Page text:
Fear might be something we all understand until we have to define it. Many studies have been conducted about the things we think of in our sub-conscience and fear might be one that resides in this area. Fear if left unchecked can cause the most rational person’s actions to become questionable. I wanted to take a look at some aspects of fear to include the fear of rejection, the fear of speaking in front of people, phobias and finally the fear of death. This is not a scientific paper but one that hopefully will cause you to Listen.Think.Act.
There was a group from the 80’s called Siouxsie and the Banshees. They had a song named “Fear of the Unknown”. So much of life is unknown it is only natural for a certain amount of “healthy fear” to be present in our lives. Of course, like anything in life we need a balance between that which is healthy (fear of things that can cause harm) and the peculiar fears that help define our uniqueness. It is hard to define fear but maybe Meriam Webster will help get us started: “An unpleasant often strong emotion caused by anticipation or awareness of danger; a reason for alarm.”
Now that we have a basis for this word, the fear of rejection is the first item we will examine. The new landscape for relationships changed a few years back with the introduction of social media. This advent ushered in a whole new “fear of rejection”. When someone shuns you, which could be for a plethora of reasons, it can be a hit to our ego. Depending on the timing, some are much worse than others. If you have recently experienced a breakup, lost your job, or found out you did not make a team you were trying to join, etc… These are not good times to have someone reject your friendship. An unhealthy fear of trying to “put yourself out there for others” can escalate your fear even from the most innocent of coincidences. Don’t let fear stand in the way of developing new relationships. The best friend you will ever have could be the next person you meet.
Let’s also consider the person that is afraid to talk in front of people. They might be asking “Is everyone sitting there critiquing me and my every move?” Continuing this dialog in our heads, might sound like this: “Is someone in the back laughing at their friend, or were both of them laughing at me?” Our minds are capable of some pretty suspicious thinking when presented with even the most pedestrian activity from others. This type of self-talk can take the most innocuous actions and catapult us into our next episode of social anxiety? I can tell you from personal experience that people are to busy to put that much thought into your every action.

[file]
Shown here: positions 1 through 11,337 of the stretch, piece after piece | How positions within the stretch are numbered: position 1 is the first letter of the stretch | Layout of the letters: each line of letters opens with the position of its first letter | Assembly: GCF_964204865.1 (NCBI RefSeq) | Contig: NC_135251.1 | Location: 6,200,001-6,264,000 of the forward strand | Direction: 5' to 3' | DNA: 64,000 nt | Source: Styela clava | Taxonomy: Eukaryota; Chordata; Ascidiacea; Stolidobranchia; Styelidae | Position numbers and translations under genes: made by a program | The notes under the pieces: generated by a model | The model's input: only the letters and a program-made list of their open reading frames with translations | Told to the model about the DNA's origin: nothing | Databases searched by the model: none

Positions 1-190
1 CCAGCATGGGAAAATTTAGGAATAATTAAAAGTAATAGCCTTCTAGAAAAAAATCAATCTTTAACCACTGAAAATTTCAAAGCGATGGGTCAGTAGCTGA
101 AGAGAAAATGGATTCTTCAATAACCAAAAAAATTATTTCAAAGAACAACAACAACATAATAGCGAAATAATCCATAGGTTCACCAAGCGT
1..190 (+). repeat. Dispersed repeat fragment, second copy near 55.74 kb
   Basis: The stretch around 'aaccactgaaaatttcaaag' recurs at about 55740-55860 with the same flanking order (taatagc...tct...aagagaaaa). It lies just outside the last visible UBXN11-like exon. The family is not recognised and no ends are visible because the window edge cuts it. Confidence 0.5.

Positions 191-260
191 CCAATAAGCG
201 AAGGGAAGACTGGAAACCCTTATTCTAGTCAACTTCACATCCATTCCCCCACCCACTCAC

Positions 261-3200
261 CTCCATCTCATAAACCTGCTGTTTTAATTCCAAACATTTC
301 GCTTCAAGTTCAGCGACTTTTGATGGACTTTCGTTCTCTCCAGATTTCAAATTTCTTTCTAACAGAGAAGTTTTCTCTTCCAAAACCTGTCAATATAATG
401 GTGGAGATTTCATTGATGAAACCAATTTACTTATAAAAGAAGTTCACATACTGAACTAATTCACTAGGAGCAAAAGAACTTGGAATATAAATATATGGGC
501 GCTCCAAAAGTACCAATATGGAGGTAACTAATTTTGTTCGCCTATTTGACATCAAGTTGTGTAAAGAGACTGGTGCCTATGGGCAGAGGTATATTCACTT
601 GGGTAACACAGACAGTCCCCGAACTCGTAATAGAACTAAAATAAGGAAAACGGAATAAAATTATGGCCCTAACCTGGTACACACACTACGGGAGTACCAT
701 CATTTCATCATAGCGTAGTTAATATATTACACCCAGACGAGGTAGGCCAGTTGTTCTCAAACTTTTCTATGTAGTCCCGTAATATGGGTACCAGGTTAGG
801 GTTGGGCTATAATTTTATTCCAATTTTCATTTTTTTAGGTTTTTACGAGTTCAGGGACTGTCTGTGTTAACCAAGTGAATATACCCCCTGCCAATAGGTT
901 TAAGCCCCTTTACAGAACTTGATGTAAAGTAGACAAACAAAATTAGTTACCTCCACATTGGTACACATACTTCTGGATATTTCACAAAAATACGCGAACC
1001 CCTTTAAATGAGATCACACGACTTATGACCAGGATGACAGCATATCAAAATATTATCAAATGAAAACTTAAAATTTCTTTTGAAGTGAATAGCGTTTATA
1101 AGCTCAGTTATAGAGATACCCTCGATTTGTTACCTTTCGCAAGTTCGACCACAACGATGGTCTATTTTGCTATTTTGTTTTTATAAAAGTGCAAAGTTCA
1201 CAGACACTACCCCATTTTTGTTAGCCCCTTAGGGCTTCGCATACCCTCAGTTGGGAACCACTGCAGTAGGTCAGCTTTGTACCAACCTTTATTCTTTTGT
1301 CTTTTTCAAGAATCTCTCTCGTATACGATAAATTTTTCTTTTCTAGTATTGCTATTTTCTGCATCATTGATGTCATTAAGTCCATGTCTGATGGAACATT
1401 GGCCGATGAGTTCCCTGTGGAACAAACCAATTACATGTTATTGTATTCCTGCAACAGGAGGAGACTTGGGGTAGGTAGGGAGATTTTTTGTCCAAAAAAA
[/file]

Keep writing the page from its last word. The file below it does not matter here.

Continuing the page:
Fears can be rational one minute and irrational the next, it depends on the thought process we use when engaging the fear. I have often wondered how a fear becomes a phobia? Gizmodo had an article that addresses phobias that were very interesting, you can check it out at https://io9.gizmodo.com/5881188/why-do-people-have-phobias. Sometimes, new fears accompany us as we age. Fears that once were prevalent earlier in life seem to disappear with age (i.e. being liked by everyone) but have been traded with new fears (being in a crowded room for too long). FearOf.net has produced a list of the top ten phobias of 2018 and here was the top 5:
1.Arachnophobia – fear of spiders.
- Ophidiophobia – fear of snakes.
- Acrophobia – fear of heights
- Agoraphobia – fear of wide open or crowded places.
- Cynophobia – fear of dogs. (This one was a surprise)
Fear, as we can see, does not have to make sense, but can have a credible impact on our lives none the less. This leads me to the final fear I want to discuss.
Death is a subject that has been written about by many different authors and experts. Yet, we still know so little about this phenomenon. I read Christopher Hitchens book “Mortality” a couple years back and he had a phrase that has stuck with me. In his last year of life, he called it “The year of living dyingly.” Some, I suspect are so preoccupied with death they forget to live. Death is a natural part of life. The one strange thing about death is once you have experienced it, it’s secrets are kept safe with you. This is how Epicurus described death “Why should I fear death? If I am, death is not. If death is, I am not. Why should I fear that which cannot exist when I do?” I think the real fear of death for me is separation from our loved ones. This should be a catalyst to live every day with passion and not take our relationships for granted. Will this exempt us from the fear of death, probably not, but it will exempt us from regrets.
Fear is something all of us live with, in some degree or fashion. I do not have an answer on how to overcome fear. I will leave that to professionals with much greater credentials than my own. I have learned one thing over the years, some fears will rob us of a complete life. There are many methods taught on how to face our fears, which might give us limited success. Maybe Franklin Delano Roosevelt was correct after all. “The only thing we have to fear is fear itself. ”